It is so safe that it is approved for transport on commercial airlines by the United States Transportation Security Agency. (Not even the US Air Force will fly with the FRH unless it is double sealed). Utility Flame™ has been evaluated for safety and found to be non-hazardous and safe for transport:

  • “If this material becomes a waste, it would not be a hazardous waste.” OSHA
  • “This material is not subject to DOT [Department of Transportation] regulations.” DOT

Odorless, Smokeless, Non-toxic and Environmentally Friendly - Utility Flame™

Utility Flame™ is odorless, smokeless, economical, non-toxic and friendly to the environment. Utility Flame™ has been tested and approved by the U.S. Army Research, Development and Engineering Command. Their report states:

“[Utility Flame™] is the only fuel which meets the following user requirements: it is tactical in that it burns with a steady blue flame which does not disclose the warfighters’ position; has negligible vapor pressure that allows it to be declared a non-flammable substance and therefore not subject to Department of Transportation hazardous material regulation, which allows ease of transport to overseas destinations; and has completed safety and health data sheet, required for immediate material fielding. Additionally, the heat to mass ratio allows the warfighter to carry lesser amounts of fuel than other to complete their mission.”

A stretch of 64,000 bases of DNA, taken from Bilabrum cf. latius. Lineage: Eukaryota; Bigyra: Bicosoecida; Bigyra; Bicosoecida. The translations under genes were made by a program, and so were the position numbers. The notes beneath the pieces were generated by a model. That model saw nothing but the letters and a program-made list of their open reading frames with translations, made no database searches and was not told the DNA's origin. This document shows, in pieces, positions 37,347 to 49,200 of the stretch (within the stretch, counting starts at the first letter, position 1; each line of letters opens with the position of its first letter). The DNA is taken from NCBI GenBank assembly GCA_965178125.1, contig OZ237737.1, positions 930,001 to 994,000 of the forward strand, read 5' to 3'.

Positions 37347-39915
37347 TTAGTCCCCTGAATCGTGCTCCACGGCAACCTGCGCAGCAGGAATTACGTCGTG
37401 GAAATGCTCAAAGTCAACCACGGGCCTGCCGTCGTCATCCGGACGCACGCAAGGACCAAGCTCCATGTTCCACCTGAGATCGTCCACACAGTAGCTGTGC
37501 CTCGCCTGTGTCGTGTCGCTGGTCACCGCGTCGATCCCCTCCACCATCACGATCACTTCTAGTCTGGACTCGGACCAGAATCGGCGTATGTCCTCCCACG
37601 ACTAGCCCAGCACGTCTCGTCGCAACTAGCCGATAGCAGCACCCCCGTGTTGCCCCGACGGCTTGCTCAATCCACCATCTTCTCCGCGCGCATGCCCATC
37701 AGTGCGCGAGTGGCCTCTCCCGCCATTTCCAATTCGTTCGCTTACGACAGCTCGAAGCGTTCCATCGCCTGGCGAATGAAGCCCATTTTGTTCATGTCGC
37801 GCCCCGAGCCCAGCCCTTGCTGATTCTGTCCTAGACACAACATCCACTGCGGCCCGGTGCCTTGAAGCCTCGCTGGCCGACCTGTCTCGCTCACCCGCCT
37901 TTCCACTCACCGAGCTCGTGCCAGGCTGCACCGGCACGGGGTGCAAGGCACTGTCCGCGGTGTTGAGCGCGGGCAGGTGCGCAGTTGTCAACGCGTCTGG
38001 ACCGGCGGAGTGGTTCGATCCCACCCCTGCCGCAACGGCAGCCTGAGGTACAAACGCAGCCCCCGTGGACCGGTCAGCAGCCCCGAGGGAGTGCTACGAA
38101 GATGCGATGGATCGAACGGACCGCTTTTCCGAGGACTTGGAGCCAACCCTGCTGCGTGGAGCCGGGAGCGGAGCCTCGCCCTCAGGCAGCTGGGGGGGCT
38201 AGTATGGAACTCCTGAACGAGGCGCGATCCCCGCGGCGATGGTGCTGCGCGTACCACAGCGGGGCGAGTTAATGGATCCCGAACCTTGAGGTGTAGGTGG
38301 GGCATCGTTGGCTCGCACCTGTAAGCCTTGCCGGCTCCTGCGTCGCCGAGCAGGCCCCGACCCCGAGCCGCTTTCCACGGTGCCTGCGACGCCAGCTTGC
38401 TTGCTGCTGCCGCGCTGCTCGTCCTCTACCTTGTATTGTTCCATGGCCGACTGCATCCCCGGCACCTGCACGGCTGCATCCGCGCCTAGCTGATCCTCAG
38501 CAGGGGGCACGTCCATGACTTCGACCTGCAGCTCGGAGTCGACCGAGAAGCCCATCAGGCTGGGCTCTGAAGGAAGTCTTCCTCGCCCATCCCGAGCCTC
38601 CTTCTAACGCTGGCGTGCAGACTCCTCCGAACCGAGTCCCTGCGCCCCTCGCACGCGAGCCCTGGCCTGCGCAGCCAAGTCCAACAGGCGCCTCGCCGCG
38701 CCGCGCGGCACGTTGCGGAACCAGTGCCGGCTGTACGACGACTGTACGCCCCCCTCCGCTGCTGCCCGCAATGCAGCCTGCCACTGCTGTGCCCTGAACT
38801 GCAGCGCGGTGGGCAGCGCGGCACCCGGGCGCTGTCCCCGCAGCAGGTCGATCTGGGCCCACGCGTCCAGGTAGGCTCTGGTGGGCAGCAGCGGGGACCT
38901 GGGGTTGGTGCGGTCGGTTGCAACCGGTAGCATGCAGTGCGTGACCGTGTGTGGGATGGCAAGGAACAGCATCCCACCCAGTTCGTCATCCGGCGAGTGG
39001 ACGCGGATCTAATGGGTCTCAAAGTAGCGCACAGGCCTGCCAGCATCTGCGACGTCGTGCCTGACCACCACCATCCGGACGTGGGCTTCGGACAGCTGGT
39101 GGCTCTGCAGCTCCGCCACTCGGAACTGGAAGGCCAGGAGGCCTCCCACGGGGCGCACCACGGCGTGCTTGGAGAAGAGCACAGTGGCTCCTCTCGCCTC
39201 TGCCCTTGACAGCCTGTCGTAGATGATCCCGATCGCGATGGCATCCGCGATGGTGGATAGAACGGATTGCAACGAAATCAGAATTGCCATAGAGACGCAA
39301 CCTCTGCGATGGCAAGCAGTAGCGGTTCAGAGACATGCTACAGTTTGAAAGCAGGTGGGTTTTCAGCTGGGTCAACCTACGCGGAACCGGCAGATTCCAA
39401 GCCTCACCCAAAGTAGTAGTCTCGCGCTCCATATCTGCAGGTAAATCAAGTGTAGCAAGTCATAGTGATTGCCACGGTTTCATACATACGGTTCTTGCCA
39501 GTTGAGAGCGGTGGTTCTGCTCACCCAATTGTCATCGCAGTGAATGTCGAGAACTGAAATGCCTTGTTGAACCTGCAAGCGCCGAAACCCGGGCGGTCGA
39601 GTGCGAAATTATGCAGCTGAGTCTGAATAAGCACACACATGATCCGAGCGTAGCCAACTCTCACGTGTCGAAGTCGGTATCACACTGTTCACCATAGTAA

In a memorandum to the Commanders of the XVIII Airborne Corps and the United States Army Special Forces Command, Brigadier General Benjamin Freakly wrote: “101st Airborne Division (Air Assault) has an urgent operational need for [Utility Flame™] gel to enable our soldiers to heat items (consumables) in a safe and environmentally sound manner. This ability would greatly enhance the morale of our soldiers in support of contingency operations.”